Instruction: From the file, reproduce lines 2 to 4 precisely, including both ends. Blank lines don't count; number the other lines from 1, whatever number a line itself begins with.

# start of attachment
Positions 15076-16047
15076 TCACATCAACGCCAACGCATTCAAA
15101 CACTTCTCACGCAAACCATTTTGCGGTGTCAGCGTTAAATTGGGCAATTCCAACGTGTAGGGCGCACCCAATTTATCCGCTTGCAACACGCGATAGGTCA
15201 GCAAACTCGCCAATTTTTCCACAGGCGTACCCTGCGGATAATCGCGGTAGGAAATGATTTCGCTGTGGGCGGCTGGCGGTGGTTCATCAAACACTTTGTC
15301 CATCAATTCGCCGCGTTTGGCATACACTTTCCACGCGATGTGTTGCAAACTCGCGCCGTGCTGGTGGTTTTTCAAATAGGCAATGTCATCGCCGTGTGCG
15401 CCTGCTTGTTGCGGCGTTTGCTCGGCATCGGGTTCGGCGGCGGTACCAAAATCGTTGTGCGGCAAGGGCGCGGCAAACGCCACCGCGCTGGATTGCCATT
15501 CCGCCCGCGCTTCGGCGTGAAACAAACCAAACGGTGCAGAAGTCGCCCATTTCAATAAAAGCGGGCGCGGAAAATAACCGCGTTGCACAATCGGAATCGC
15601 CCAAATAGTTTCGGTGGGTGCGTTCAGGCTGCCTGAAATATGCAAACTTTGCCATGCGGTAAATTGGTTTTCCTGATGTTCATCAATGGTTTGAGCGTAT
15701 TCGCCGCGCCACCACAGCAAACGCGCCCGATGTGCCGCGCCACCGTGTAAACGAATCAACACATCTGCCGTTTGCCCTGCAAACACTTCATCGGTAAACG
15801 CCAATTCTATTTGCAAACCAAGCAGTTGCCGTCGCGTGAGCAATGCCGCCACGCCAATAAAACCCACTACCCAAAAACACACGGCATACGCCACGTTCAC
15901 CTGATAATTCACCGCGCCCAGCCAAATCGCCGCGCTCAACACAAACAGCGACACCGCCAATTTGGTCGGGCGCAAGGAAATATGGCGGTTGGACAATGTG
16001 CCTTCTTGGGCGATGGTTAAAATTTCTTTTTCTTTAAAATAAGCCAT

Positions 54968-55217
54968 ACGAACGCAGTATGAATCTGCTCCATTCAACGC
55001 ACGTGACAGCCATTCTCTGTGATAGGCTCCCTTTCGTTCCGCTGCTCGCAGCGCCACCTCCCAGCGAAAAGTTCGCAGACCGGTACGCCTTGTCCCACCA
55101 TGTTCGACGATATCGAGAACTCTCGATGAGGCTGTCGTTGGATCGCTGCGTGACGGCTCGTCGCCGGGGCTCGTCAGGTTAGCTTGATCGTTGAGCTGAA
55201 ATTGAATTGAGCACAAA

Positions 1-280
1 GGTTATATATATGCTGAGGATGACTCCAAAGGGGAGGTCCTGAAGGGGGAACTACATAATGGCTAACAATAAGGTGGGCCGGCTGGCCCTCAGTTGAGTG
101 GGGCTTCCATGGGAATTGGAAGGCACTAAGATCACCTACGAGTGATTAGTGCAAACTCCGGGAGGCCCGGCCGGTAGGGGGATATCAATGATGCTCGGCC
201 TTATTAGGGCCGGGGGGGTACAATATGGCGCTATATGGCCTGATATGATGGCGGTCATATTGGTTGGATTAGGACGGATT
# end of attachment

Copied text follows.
15076 TCACATCAACGCCAACGCATTCAAA
15101 CACTTCTCACGCAAACCATTTTGCGGTGTCAGCGTTAAATTGGGCAATTCCAACGTGTAGGGCGCACCCAATTTATCCGCTTGCAACACGCGATAGGTCA
15201 GCAAACTCGCCAATTTTTCCACAGGCGTACCCTGCGGATAATCGCGGTAGGAAATGATTTCGCTGTGGGCGGCTGGCGGTGGTTCATCAAACACTTTGTC